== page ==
Where now for Real Madrid?
They may be the champions of Europe, but Real Madrid are ninth in the LaLiga table and wouldn’t even qualify for the Europa League if the season was to finish today. Therefore, it was about as surprising as the rising of the sun when the capital city club fired Julen Lopetegui on Monday, with the Basque departing the club after just 137 days in charge.
Real Madrid’s situation is messy. They’re seven points behind Barcelona in the league after Sunday’s 5-1 loss in El Clásico at the Camp Nou. They’re not assured of qualification for the Champions League knockouts given that they lost their second group stage match, 1-0 away at CSKA Moscow. Most concerning of all, they’re not playing well and are clearly missing the goals of Cristiano Ronaldo, who averaged 50 per season during his nine years at the Estadio Santiago Bernabéu.
It won’t be easy to turn things around, but those in the club hierarchy are demanding and expect better from a squad they backed in their statement on Lopetegui’s sacking. “The board considers there to be a large disparity between the quality within the Real Madrid squad, which boasts eight nominees for the next Ballon d'Or award – an unprecedented number in the club's history – and the team's results to date,” they wrote, sending the message that the squad should be good enough to challenge on all fronts.
Fortunately for Los Blancos, it’s so early in the season that this campaign can be salvaged, at the same time as they plan for the long term.
Santiago Solari, a former Real Madrid player and the man who has been leading the B team since the start of the 2016/17 season, has been appointed on a provisional basis. After two weeks and four matches – against Melilla in the Copa del Rey, Real Valladolid in LaLiga, Viktoria Plzeň in the Champions League and Eibar in LaLiga – a decision must be taken on whether the Argentine will take over more permanently. There’s a chance he does ‘a Zidane’ and impresses enough to be kept on as first-team coach, but there’s also a chance that an outsider comes in to shake up the dressing room and to try to guide this club to a fourth consecutive Champions League.
Guti, currently an assistant Beşiktaş, is a similar type of candidate to Solari, a former player who has spent time earning his stripes in the youth academy. Technically an outsider, he is really ‘one of their own’, and wouldn’t offer much that is different to Solari. If president Florentino Pérez is looking to go nuclear, then Guti isn’t the man.
Antonio Conte might be. Many Spanish publications had the Italian as the leading candidate to come in and perform this role, although complications during negotiations have now made his arrival less certain. There’s a sense that the squad has become too pampered and spoiled, afforded too many luxuries after three years of European success, and that someone like Conte is needed to crack the whip and get the players going again.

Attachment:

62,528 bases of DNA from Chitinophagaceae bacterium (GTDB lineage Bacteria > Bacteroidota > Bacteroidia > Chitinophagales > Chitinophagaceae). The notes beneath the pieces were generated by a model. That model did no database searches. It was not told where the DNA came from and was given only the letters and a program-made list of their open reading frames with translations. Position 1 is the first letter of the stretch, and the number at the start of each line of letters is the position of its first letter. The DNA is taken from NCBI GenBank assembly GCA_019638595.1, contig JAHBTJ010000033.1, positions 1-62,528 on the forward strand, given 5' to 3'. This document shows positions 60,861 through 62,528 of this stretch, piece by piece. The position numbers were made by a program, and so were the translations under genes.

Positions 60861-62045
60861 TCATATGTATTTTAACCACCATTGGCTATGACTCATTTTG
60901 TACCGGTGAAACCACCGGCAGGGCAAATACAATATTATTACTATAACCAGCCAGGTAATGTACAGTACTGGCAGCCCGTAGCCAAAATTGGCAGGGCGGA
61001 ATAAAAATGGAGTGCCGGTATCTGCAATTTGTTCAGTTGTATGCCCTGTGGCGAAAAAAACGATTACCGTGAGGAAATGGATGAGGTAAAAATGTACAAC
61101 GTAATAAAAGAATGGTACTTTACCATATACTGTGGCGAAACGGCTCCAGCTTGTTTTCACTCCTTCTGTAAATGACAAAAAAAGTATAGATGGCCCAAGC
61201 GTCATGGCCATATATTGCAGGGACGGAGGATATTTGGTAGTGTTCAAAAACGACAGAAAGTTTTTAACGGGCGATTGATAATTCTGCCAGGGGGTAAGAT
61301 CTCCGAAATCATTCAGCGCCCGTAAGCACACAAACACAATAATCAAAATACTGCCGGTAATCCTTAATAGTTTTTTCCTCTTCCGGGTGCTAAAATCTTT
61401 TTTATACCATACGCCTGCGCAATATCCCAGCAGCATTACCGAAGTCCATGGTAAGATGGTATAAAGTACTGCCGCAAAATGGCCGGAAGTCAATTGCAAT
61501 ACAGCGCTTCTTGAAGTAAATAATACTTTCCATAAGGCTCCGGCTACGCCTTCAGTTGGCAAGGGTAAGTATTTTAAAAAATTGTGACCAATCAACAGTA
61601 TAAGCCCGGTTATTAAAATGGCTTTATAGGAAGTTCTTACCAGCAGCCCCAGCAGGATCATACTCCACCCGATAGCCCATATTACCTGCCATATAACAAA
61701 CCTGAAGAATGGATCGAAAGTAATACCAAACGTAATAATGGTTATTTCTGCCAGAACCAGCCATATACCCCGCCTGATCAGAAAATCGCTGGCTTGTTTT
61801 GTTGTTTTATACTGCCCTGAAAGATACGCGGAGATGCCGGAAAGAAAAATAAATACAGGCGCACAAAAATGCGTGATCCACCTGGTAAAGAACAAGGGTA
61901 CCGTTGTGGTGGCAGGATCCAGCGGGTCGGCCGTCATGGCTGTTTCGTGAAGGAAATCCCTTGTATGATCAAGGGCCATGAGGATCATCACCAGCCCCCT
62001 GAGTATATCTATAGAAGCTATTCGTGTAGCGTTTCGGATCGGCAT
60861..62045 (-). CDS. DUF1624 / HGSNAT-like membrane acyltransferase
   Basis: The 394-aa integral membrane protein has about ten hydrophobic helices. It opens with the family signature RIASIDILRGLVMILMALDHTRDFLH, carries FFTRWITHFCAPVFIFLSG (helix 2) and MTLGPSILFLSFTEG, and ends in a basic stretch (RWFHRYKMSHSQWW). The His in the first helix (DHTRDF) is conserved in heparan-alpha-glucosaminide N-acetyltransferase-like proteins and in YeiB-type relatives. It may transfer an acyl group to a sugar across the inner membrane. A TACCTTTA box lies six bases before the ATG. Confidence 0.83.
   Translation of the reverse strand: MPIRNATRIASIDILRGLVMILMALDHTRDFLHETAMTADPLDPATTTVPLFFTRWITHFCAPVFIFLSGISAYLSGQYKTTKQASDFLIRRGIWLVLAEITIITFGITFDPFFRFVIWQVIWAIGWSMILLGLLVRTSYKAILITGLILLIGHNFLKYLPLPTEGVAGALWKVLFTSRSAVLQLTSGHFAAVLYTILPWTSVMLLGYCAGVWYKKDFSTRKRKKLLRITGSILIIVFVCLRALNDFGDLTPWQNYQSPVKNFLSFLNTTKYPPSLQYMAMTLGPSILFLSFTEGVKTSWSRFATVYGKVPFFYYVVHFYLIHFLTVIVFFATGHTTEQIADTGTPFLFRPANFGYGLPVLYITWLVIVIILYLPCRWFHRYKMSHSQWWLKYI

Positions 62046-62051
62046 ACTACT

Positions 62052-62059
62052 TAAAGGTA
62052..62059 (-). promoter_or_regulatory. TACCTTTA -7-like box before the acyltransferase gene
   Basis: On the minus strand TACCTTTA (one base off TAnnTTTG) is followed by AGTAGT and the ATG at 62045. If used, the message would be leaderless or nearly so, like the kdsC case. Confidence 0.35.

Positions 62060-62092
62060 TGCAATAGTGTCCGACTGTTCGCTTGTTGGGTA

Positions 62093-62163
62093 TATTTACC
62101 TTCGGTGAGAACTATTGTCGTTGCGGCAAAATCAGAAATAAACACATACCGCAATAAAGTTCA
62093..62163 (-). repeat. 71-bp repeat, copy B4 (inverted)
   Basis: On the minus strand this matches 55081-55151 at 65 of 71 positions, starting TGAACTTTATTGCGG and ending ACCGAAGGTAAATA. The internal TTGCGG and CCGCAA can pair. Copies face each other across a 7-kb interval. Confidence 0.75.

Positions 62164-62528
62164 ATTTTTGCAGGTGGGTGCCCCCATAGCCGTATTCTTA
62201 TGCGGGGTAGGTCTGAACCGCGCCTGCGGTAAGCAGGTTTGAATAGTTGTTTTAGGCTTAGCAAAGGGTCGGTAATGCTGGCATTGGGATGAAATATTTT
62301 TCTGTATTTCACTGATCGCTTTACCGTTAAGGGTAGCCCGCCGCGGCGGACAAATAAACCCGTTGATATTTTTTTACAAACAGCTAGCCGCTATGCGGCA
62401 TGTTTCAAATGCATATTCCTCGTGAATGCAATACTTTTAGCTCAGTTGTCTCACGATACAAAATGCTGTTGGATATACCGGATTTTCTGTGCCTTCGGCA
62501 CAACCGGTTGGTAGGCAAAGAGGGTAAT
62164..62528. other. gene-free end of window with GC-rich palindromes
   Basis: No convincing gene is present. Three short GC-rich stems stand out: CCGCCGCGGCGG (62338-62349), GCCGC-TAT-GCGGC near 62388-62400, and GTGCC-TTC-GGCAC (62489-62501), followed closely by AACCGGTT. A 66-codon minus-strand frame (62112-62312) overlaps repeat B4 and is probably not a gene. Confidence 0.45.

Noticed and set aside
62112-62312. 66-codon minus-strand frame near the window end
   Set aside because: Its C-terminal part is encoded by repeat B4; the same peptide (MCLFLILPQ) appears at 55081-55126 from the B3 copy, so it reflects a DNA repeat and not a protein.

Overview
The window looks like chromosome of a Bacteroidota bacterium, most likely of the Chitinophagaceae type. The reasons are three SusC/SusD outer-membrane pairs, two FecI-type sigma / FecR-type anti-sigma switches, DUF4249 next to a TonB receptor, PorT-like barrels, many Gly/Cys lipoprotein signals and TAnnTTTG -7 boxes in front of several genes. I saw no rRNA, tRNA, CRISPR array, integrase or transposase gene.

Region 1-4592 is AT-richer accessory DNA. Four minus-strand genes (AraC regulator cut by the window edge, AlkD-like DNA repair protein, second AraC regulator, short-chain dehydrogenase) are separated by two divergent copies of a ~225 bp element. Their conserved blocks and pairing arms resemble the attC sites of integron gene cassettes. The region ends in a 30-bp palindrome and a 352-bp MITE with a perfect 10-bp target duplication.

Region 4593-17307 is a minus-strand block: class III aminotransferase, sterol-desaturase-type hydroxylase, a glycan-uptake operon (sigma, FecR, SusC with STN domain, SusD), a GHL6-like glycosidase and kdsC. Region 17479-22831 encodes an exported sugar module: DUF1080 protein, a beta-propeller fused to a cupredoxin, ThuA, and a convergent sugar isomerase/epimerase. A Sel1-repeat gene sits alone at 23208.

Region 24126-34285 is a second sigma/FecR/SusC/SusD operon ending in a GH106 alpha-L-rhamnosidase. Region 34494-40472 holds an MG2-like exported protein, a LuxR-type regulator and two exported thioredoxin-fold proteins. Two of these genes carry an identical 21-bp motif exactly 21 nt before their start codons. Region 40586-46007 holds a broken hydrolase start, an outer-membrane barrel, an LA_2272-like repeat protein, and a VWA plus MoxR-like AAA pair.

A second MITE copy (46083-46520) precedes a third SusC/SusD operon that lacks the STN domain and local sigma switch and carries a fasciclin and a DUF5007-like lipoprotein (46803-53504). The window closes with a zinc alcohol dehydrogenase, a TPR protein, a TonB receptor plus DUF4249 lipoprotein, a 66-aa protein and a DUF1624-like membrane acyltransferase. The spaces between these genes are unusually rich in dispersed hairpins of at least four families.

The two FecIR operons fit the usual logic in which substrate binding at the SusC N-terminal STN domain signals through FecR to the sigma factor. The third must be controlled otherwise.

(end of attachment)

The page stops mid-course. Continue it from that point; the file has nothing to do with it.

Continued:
“It's time to ask if it's necessary for a despot to come in to get these players motivated and performing with a bit of commitment,” wrote Carlos Carpio, deputy editor of Madrid-based newspaper MARCA this week. “Unfortunately, it seems that the answer to that question is yes. This is the theory that a coach of dialogue and of coexistence has to be replaced by a sergeant.”
Whether or not Real Madrid do – or can, in the case of Conte – go for such a coach, one who’ll bring the kind of ‘if you can dodge a wrench you can dodge a ball’ attitude of Dodgeball character Patches O'Houlihan, remains to be seen.
The alternative would be to hire another tactician, the kind of intellectual they thought Lopetegui was. Of the attainable coaches, Roberto Martínez would appear to be the most desirable, ahead of Arsene Wenger, but he may not be what this dressing room needs and could be just as easily chewed up and spat back out as Lopetegui was.
Then there’s the dream option, which would be Mauricio Pochettino. With the Argentine not expected to abandon Tottenham halfway through a season, if at all, he’d likely only be attainable during a summer and that’s why it wouldn’t be surprising for Real Madrid to name a coach until the end of the season, before re-evaluating their coaching options then, while also significantly investing in a squad that needs rejuvenation – even if, as they unsubtly pointed out, it does contain eight Ballon d’Or candidates.
For now, Solari is in charge and will aim to right the ship. “We’re going to play with balls,” he said at his first press conference. The 2018/19 season isn’t to be written off just yet.
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